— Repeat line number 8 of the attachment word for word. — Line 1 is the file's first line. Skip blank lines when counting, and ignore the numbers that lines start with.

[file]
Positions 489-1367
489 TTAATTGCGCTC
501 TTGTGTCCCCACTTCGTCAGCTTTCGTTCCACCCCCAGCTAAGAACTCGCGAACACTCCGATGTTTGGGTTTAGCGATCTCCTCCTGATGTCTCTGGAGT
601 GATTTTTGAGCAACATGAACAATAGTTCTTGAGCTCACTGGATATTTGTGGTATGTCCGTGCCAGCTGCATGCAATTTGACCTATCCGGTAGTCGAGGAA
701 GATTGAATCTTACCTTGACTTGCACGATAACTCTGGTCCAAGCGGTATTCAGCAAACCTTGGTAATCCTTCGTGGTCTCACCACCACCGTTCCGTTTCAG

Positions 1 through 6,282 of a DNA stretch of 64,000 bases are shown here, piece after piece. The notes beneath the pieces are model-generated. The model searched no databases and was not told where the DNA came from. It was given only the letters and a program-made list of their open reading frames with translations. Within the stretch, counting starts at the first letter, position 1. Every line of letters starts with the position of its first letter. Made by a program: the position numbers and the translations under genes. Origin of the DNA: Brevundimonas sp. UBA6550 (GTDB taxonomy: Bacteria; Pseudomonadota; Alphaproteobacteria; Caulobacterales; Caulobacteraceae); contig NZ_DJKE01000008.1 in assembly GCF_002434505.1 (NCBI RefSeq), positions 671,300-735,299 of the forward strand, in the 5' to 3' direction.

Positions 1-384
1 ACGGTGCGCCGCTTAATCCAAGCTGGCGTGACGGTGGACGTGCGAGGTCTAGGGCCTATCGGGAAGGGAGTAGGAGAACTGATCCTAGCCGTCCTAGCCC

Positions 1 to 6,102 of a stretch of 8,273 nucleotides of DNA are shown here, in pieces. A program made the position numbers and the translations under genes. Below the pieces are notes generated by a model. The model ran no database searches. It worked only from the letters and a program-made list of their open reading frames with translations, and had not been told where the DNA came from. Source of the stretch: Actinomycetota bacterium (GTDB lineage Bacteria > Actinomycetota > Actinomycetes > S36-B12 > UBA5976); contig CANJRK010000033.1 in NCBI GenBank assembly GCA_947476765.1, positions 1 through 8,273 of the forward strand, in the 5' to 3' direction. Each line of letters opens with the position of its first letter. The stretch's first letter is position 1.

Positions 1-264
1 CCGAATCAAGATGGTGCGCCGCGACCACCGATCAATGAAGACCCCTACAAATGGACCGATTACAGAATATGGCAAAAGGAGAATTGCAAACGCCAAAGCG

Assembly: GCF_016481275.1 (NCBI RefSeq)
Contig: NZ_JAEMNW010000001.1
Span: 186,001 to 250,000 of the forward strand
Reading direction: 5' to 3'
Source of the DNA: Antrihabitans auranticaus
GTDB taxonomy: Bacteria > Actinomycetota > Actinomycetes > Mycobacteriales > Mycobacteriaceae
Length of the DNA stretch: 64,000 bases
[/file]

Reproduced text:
1 ACGGTGCGCCGCTTAATCCAAGCTGGCGTGACGGTGGACGTGCGAGGTCTAGGGCCTATCGGGAAGGGAGTAGGAGAACTGATCCTAGCCGTCCTAGCCC